THERE is no good time for disasters but this is a particularly bad time. Pakistan’s biggest-ever river-water blockage created by the Jan 4 landslide on the Hunza river — a tributary of the Indus which is the lifeline of the country’s power and irrigation systems — is swelling day by day.
The lake is turning into a huge water bomb threatening to cause more damage than many Taliban bombs put together.
Breaching the artificial lake, that has already pulverised villages, inundated acres of irrigated land, orchards and meadows, left many homeless and threatened food supplies for a population of more than 25,000 along the Chinese border, is turning out to be a tedious task. The lake is over 18km long and 320 feet from the ground, and it has submerged a big chunk of the Karakoram Highway (KKH) and its longest bridge.
Over four months of labour, the use of heavy excavating machinery and bulldozers and the assistance of Chinese engineers working on widening the KKH to build a spillway through the wall of boulder and mud stretching nearly three kilometres has brought partial success for the Frontier Works Organisation (FWO). But even before the FWO has been able to dig down to the water level, the latter is rising to the level of the FWO cranes. The water build-up is becoming more rapid with rising temperatures and snowmelt.
The emergence of the new lake has received a mixed response across the country. Despite its dangerous implications, it is seen by some as a naturally formed dam, a gift from God, to a people who have failed to build one in decades. Even many local tour operators were excited at the prospect of a new lake being added to the list of Hunza’s tourist attractions — until an increasing number of geologists started waving red flags.
The Wakhi-speaking people of Gojal, who have been virtually cut off from the rest of Pakistan for the last four months, have for years shared their pastures, the silk route (KKH) and their belief in Ismaili Islam with the more visible Broshuski-speaking people of lower Hunza. Today, they share a calamity. For the first time there is no road connection between them and the poverty-stricken people are being fleeced by boatmen taking advantage of their despair.
The people in Gojal and Hunza are lucky to have the world’s leading philanthropist Prince Karim Aga Khan as their spiritual leader. In dealing with this tragedy, the institutions of the Aga Khan Development Network (AKDN) including FOCUS Pakistan teamed up with government agencies and the army, just as they did during the 2005 earthquake, to rush relief goods and services to people living in the affected sites.
AKDN may be good at helping the people but it can’t really build a spillway over a major river blockage. It is essentially the federal government’s job to do so. Meeting this challenge is beyond the capacity of NGOs or the nascent political set-up of Gilgit-Baltistan. Clearly, the federal government needs to do a lot more to prevent disaster. In view of the nature of the crisis, it could seek technical help from friendly countries and send out emergency alerts to international agencies that are equipped to handle the situation.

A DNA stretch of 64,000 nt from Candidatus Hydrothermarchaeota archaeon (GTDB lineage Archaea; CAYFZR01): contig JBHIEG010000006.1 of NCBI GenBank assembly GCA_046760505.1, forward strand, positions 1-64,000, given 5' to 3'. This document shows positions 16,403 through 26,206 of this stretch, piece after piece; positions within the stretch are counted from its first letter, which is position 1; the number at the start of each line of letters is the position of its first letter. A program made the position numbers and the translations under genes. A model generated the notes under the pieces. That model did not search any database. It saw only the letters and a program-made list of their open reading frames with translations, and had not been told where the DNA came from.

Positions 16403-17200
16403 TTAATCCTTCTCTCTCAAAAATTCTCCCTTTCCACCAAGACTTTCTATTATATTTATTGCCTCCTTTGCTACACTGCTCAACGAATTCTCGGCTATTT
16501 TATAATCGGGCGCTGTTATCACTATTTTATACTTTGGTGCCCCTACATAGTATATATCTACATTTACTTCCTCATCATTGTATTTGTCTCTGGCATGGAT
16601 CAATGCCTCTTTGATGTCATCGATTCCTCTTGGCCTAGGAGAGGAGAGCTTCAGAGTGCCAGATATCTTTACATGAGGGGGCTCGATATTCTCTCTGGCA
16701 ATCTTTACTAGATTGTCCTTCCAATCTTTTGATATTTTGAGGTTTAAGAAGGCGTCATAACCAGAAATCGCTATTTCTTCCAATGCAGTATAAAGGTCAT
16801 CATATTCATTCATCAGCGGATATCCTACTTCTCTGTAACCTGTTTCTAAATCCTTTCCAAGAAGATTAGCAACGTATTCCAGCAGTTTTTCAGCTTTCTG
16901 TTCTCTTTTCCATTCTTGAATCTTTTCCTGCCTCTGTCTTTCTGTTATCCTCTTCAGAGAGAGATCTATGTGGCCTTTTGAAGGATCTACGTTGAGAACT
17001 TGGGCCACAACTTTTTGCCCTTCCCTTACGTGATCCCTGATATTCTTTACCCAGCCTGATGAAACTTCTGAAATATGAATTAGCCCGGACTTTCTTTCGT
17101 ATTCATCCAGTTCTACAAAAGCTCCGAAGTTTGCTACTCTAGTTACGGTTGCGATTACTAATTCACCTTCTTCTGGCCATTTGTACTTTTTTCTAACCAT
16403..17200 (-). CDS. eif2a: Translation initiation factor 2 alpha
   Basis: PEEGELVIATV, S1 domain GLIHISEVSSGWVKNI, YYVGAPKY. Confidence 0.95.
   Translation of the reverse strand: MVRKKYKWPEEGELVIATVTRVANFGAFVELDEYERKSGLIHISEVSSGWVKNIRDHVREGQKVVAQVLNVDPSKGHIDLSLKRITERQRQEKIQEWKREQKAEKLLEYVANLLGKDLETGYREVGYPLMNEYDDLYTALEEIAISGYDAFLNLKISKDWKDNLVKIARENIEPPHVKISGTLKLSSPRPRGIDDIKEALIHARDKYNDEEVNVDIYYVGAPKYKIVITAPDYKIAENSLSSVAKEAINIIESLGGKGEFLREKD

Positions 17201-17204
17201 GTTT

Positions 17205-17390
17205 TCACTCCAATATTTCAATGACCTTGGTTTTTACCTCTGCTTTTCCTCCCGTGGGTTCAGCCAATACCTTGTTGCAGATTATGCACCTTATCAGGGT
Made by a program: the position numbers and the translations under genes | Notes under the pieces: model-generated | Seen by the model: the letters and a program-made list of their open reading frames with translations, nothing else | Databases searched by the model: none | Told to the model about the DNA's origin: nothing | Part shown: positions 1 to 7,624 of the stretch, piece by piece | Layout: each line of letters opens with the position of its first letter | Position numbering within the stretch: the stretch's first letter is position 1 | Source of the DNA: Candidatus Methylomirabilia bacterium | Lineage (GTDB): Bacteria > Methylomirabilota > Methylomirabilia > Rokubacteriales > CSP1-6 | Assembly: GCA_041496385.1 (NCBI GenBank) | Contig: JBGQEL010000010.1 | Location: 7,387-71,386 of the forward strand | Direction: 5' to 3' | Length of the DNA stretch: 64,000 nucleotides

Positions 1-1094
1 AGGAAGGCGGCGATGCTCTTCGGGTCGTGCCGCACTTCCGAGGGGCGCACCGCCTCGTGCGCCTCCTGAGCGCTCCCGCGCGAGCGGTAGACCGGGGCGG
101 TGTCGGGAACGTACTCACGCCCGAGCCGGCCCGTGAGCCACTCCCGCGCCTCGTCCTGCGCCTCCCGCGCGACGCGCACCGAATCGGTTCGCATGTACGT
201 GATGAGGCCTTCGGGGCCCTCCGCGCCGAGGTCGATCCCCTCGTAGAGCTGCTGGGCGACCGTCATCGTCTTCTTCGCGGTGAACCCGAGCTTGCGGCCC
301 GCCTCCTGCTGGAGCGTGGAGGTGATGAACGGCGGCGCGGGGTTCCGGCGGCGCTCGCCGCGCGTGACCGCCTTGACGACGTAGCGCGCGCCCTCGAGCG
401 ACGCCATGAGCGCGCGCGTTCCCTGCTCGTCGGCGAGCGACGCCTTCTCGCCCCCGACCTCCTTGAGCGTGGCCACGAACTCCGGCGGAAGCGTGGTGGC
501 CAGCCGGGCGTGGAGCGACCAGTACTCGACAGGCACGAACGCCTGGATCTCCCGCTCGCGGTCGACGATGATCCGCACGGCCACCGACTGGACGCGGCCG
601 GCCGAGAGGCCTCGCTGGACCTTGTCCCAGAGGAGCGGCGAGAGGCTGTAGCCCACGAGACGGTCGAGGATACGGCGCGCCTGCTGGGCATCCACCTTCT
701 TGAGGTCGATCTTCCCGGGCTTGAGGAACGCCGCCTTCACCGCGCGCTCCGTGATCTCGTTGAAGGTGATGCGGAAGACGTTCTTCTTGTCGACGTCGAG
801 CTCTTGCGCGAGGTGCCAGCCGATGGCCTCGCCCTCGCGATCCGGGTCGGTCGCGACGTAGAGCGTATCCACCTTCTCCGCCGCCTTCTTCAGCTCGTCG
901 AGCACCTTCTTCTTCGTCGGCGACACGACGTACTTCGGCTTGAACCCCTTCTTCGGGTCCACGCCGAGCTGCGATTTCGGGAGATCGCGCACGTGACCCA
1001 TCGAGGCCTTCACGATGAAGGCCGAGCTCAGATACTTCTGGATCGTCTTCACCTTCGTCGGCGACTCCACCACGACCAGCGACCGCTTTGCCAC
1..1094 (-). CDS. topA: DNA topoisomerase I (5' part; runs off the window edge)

The authorities need to focus on stabilising the debris, expediting work on spillways and also minimising potential risks downstream. Round-the-clock monitoring and a foolproof early warning mechanism are needed. Since the army has always played a dominant role in disaster management, it should monitor inter-agency coordination and supervise the functioning of all agencies. In the meantime, the Gilgit-Baltistan government in coordination with the federal authorities should continue to help out displaced villagers by providing them with shelter, food and medicines besides ensuring that their children continue to receive schooling. They should immediately embark on identifying suitable land to relocate the affected people and draw plans to rebuild the necessary infrastructure and restore lost livelihood opportunities.
The potential lake outburst could topple a number of bridges on KKH setting the region’s hard-earned development gains back by a decade, and could cause new security challenges and major food shortages in the area as rebuilding the devastated portions may take years.Nothing can be said for sure at this point, but it would be prudent to prepare for the worst instead of waiting for a miracle. Among other things, the prime minister needs to be reminded of his Gilgit-Baltistan election promise to upgrade Gilgit and Skardu airports, equip them with all-weather landing systems, cargo and passenger handling and emergency airlift facilities, especially to facilitate direct cargo flights from the neighbouring Chinese province of Sinkiang.
The other day, it was good to see Gen Ashfaq Kayani visiting the affected area, reviewing disaster preparedness and progress on construction of spillway; he also interacted with the people and assured them of further help, while Prime Minister Yousuf Raza Gilani spent his day campaigning for Jamshed Dasti.
The writer is a former board member of the Mountain Forum where he represented the Asia-Pacific region.